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More Biomimetics: Cat Whiskers Inspire Robotic “e-whiskers”

Casey Luskin

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Robotics engineers are always trying to find better ways to help robots navigate their surroundings. Their latest inspiration comes from cat whiskers, which in turn have inspired robotic feelers. According to Wired:

Thin, prong-like sensors are formed from high-aspect elastic fibres painted with composite films of carbon nanotubes and silver nanoparticles. The nanotubes form a bendable conductive network and the nanoparticles make the whiskers sensitive to mechanical strain. The “e-whiskers” are then able to respond to levels of pressure similar to that of placing a bank note upon a table.

The “e-whiskers” are also capable of sensing wind movement. The lead author on the paper explains, “In tests, these whiskers were ten times more sensitive to pressure than all previously reported capacitive or resistive pressure sensors.” A paper on the “e-whiskers,” published in Proceedings of the National Academy of Sciences, explains their utility:

Functionalities mimicking biological systems are of tremendous interest in developing smart and user-interactive electronics. For example, artificial electronic skin (e-skin) and electronic eye (e-eye) have been developed recently by engineering novel material and device concepts on thin flexible substrates that give ordinary objects and surfaces the ability to feel and see the environment. Whiskers present yet another important class of sensor components that can monitor the airflow, mediate tactile sensing for spatial mapping of nearby objects, and even enable balance during motion for advanced robotics with capabilities resembling those found in certain insects and mammals.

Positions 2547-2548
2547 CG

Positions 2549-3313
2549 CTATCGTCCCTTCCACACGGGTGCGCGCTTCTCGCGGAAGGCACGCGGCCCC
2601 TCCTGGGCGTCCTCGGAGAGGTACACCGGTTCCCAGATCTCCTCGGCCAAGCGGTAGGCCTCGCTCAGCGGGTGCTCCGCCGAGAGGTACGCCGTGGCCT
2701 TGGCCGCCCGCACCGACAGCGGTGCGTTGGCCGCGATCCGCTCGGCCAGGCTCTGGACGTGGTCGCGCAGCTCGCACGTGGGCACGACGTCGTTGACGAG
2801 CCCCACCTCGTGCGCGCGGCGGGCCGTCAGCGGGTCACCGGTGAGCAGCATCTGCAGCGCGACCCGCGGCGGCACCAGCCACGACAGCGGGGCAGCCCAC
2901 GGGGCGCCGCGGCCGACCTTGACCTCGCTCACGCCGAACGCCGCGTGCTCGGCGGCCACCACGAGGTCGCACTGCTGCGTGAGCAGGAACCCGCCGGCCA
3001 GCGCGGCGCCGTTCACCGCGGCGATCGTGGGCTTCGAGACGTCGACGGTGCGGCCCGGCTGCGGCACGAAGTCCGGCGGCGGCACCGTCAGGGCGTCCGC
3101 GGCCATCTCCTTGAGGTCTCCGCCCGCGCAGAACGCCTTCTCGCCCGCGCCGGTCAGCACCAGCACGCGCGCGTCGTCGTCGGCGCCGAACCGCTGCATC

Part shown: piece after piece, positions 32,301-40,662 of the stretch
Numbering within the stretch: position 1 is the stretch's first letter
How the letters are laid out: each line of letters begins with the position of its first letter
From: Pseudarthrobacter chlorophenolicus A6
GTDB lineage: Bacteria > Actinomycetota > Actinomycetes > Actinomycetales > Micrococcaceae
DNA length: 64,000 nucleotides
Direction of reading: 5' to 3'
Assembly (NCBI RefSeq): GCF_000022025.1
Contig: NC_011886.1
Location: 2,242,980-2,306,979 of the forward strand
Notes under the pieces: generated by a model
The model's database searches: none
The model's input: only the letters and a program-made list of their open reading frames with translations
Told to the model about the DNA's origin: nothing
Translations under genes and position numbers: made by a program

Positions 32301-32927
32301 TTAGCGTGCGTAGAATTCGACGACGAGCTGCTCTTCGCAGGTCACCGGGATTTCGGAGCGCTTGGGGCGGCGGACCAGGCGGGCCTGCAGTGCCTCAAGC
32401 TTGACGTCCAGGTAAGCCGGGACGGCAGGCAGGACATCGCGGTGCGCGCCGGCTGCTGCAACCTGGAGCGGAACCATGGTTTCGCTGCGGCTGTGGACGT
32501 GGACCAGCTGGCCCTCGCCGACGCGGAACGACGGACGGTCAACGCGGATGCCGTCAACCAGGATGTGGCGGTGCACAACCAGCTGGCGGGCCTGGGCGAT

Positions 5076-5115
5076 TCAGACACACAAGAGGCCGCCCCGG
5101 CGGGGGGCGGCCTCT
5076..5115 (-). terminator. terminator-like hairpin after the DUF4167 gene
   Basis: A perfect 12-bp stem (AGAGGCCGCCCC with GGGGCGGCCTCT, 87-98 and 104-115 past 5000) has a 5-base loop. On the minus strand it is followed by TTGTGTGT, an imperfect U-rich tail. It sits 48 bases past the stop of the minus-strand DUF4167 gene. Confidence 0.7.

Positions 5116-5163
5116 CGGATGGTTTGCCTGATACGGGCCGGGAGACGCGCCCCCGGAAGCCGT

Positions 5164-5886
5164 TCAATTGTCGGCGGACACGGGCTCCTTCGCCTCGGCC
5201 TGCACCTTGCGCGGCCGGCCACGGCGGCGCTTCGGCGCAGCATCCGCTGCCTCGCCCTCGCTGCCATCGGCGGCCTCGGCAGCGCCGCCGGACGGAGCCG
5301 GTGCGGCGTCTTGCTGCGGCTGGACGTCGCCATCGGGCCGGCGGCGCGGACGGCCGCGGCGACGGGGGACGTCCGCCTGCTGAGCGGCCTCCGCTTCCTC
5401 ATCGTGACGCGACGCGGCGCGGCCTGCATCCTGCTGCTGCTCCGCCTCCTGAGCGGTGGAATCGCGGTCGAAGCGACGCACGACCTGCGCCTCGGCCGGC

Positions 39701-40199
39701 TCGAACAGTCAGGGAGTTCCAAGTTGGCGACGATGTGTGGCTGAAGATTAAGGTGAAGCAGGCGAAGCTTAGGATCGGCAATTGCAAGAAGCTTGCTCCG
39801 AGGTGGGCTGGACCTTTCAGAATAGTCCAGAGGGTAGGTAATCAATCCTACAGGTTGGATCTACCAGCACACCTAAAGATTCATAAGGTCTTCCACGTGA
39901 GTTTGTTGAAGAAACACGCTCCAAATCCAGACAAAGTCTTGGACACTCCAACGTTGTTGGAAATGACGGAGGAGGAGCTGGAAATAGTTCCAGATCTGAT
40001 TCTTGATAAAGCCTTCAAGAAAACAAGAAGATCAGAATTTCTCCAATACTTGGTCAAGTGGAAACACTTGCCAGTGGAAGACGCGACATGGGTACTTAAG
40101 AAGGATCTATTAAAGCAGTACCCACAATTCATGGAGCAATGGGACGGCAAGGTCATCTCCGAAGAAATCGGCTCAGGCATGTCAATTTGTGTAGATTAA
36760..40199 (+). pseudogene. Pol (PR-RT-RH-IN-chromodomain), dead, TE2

(Takei, “Highly sensitive electronic whiskers based on patterned carbon nanotube and silver nanoparticle composite films,” Proceedings of the National Academy of Sciences, USA (2014) (internal citations removed).)

Amazingly, in both the news stories and the PNAS paper I found no statement praising the power of nature to evolve systems that perform so well that we base our technology on them. Nonetheless, please repeat after me: “Biologists must constantly keep in mind that what they see was not designed, but rather evolved.”

Photo source: dano272/Flickr.

Casey Luskin

Associate Director, Center for Science and Culture
Casey Luskin is a geologist and an attorney with graduate degrees in science and law, giving him expertise in both the scientific and legal dimensions of the debate over evolution. He earned his PhD in Geology from the University of Johannesburg, and BS and MS degrees in Earth Sciences from the University of California, San Diego, where he studied evolution extensively at both the graduate and undergraduate levels. His law degree is from the University of San Diego, where he focused his studies on First Amendment law, education law, and environmental law.

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